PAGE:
Established in the late 1600s, as part of Huntington South, the Deer Park area was sparsely habited, but its soil was rich and proved to be excellent for growing dahlias and fruits. The majority of ornamental trees and shrubs used to landscape Central Park were grown in Deer Park. In celebration of its agricultural industries, Deer Park was well known for its annual dahlia festivals.
Because its landscape was covered in scrub oak and pines, it was also known for its abundance of wildlife. One local resident is reported as describing the location of his home as "south, toward the Great South Bay . . . in the Deer Park."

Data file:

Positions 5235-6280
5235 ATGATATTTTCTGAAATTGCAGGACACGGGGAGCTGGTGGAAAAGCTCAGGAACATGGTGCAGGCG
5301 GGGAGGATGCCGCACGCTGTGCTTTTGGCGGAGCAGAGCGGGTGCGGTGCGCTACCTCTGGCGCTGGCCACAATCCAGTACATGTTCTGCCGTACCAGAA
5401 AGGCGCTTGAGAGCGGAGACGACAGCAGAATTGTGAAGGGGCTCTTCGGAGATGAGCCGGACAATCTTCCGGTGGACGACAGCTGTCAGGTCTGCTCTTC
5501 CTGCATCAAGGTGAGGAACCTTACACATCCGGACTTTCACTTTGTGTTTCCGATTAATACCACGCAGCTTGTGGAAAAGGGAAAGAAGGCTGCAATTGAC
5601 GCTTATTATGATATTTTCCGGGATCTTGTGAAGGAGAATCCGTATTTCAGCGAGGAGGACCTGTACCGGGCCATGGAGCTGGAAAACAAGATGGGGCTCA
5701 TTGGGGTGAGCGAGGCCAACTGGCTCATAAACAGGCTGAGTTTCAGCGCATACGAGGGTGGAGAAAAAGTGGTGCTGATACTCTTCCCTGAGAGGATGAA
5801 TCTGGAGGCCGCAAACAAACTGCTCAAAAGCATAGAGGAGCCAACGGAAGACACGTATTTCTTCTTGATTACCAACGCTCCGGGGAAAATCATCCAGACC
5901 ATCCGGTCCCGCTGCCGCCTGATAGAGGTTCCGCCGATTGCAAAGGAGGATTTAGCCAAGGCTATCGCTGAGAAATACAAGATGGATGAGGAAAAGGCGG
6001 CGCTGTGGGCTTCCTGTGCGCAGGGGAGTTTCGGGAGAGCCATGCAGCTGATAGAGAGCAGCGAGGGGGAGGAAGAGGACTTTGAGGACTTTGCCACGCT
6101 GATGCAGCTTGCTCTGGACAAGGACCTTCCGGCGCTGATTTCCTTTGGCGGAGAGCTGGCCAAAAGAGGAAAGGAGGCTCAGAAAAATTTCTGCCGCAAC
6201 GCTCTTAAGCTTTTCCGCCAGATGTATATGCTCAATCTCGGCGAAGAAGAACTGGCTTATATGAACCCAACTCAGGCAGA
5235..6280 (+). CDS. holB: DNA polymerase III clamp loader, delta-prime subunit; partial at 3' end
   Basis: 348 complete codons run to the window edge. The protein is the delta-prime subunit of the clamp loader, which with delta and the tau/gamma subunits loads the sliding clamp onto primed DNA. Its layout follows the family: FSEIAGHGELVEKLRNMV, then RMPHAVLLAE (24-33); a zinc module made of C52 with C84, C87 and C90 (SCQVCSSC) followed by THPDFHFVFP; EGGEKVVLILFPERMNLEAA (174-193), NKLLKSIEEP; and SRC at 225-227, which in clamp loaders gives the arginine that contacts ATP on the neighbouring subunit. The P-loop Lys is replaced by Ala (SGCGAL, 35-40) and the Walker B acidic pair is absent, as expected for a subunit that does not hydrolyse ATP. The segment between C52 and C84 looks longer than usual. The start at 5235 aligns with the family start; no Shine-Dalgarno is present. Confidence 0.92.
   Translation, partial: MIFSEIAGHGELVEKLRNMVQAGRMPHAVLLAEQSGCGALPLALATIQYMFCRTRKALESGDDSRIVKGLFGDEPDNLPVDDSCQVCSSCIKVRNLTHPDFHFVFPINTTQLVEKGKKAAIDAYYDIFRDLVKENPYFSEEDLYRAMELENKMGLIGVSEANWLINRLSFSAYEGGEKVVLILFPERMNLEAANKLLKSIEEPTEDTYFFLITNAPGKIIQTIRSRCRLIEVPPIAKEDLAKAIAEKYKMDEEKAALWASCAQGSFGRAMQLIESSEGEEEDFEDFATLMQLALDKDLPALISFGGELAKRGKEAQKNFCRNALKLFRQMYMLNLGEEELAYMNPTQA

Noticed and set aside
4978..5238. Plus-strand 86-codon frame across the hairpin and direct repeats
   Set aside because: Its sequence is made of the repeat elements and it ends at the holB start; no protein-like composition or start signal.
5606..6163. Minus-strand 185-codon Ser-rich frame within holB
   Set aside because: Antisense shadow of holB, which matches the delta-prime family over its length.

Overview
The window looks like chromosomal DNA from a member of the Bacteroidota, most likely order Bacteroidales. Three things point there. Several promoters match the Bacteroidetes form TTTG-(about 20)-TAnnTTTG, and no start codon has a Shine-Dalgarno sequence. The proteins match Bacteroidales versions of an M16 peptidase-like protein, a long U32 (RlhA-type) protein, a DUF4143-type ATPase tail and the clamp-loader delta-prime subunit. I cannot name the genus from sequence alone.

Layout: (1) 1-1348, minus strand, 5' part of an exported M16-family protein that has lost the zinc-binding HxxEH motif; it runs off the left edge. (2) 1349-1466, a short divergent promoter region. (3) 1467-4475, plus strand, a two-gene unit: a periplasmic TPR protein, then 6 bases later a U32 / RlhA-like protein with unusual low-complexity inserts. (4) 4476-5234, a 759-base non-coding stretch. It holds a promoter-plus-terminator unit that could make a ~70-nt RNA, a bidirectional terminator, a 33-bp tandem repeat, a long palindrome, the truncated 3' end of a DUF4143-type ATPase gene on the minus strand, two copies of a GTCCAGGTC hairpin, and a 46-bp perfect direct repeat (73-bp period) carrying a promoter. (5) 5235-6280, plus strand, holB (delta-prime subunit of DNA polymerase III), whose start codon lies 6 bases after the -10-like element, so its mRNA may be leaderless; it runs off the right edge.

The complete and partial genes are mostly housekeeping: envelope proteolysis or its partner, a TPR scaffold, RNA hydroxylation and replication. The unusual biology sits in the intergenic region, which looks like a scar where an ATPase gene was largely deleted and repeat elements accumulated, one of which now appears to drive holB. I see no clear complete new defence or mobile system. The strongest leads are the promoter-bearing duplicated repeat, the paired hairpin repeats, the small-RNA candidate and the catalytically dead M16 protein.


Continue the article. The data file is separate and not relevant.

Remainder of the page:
The Long Island Rail Road arrived in Deer Park in 1842, establishing the first railroad station in the Town of Babylon. With the arrival of the railroad, a stagecoach route was established down Deer Park Avenue to Babylon. The ease of railroad access established the rural community as a popular destination for travelers heading to Ronkonkoma and the Great South Bay area. Rail transportation also facilitated many local industries, including Gulden's Pickle Works, established in 1902.
In 1872, it is reported that Deer Park consisted of one store, a one-room schoolhouse, and about a dozen homes. Today, Deer Park is the second most populous hamlet in the Town of Babylon.